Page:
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Ann Endocrinol (Paris). 1989;50(3):189-99.

[Antiandrogens. Mechanisms and paradoxical effects].

[Article in French]

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  • 1Laboratoire de Biochimie B, Hôpital Necker, Paris.


Antiandrogens can be distinguished into three categories: those realizing a biochemical castration, those acting only at the target cell level by competitive inhibition of androgen binding to their receptor, and those doing both. In the first category enter mainly LHRH agonists and steroidogenesis inhibitors. LHRH agonists act through pituitary desensitization and have the inconvenient of an initial stimulation (flare-up) resulting in a lag before efficiency can be obtained. In addition, they do not suppress adrenal androgens. Steroidogenesis enzymes inhibitors can never realize a complete block and, due to negative feed-back control, circulating androgens progressively increase again after a while. Non steroidal antiandrogens interact with the androgen receptor thus preventing androgen action by competitive inhibition. However, as they also interact with the androgen receptor at the hypothalamic level, the resulting progressive increase in circulating androgens may overcome the peripheral inhibition at the receptor level. Their use is therefore restricted to castrated (surgically of biochemically) subjects, to suppress the effects of adrenal androgens or of the initial flare-up under LHRH agonists. As they have no antigonadotropic action, they must be associated in women with some kind of contraception. In contrast, the main progestational antiandrogen used, cyproterone acetate (CPA), has antigonadotropic effects which suppress androgen production and realizes at the same time an efficient contraception in women. It interacts with the androgen receptor and thus inhibits the action at the target cell site of any remaining androgens. In addition, it lowers the androgen dependent 5 alpha-reductase of human skin and has a weak agonist effect on liver protein synthesis resulting in an increased metabolic clearance rate of testosterone. In conclusion, CPA which by itself suppresses testosterone production, increases testosterone elimination and prevents testosterone action, seems at the present time the more complete available antiandrogen.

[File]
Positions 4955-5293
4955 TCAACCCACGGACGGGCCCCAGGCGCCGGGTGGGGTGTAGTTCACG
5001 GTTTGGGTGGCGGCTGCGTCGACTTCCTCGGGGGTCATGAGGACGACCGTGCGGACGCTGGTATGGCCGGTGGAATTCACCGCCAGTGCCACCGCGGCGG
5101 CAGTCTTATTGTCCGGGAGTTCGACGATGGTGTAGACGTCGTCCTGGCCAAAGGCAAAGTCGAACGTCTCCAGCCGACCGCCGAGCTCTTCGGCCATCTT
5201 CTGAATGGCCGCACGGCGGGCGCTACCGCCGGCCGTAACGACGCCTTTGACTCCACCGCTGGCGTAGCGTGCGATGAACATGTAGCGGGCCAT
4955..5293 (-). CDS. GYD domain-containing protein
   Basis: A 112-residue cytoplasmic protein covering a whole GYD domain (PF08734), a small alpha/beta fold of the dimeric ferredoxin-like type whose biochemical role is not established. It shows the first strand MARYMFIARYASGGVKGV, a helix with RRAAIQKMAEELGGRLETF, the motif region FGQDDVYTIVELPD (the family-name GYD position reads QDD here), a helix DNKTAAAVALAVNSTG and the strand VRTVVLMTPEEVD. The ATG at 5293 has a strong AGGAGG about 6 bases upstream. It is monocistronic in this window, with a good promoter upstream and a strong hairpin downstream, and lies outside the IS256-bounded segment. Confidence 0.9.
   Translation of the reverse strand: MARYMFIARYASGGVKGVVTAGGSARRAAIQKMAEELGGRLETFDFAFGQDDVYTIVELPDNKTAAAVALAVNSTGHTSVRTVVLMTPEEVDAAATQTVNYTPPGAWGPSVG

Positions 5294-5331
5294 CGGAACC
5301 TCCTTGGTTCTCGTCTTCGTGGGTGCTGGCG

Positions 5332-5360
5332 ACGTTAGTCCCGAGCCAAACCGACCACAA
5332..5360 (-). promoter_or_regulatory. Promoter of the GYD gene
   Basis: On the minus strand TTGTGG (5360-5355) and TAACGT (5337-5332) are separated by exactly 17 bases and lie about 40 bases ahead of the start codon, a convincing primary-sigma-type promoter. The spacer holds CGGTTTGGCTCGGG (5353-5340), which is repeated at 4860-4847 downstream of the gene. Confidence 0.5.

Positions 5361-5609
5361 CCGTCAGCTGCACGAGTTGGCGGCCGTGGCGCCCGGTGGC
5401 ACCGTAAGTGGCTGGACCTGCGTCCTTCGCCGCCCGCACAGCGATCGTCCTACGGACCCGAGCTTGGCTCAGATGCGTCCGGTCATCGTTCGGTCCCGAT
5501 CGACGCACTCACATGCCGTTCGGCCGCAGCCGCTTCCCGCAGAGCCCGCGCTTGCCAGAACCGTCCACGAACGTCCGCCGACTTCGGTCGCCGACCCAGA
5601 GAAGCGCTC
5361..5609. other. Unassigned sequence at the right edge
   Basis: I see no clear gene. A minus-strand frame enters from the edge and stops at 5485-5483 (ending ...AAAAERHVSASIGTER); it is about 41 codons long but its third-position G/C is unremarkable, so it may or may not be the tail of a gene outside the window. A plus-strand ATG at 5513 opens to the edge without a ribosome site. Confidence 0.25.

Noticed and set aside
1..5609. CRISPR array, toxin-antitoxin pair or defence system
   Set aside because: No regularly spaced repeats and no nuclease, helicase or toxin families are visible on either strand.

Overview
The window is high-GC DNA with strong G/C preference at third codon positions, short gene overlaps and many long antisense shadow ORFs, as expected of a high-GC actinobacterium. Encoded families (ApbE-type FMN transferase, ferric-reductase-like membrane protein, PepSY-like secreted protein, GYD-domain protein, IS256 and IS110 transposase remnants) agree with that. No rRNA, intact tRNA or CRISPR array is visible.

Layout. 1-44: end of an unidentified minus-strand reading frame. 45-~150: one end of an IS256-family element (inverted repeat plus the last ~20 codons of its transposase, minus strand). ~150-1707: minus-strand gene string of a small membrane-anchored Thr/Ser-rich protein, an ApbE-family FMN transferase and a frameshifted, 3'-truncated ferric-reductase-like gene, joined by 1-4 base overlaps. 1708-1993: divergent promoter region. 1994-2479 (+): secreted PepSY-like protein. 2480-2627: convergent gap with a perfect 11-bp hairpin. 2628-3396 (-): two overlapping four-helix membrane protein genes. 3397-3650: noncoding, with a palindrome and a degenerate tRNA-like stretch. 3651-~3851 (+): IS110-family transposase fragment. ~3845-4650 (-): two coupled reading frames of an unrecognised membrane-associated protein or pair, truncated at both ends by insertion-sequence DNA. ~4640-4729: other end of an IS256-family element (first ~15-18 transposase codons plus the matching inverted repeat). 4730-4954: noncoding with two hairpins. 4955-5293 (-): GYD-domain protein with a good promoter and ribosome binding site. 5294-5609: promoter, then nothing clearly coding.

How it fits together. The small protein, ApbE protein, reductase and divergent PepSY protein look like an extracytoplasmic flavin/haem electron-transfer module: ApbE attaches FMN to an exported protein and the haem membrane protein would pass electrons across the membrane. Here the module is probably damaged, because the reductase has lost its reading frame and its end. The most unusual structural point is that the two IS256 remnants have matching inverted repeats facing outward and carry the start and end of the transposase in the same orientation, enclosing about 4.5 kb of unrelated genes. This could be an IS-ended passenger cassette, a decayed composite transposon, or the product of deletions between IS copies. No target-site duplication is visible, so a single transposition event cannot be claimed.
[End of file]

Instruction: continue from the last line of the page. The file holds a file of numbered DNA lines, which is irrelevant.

[PubMed - indexed for MEDLINE]
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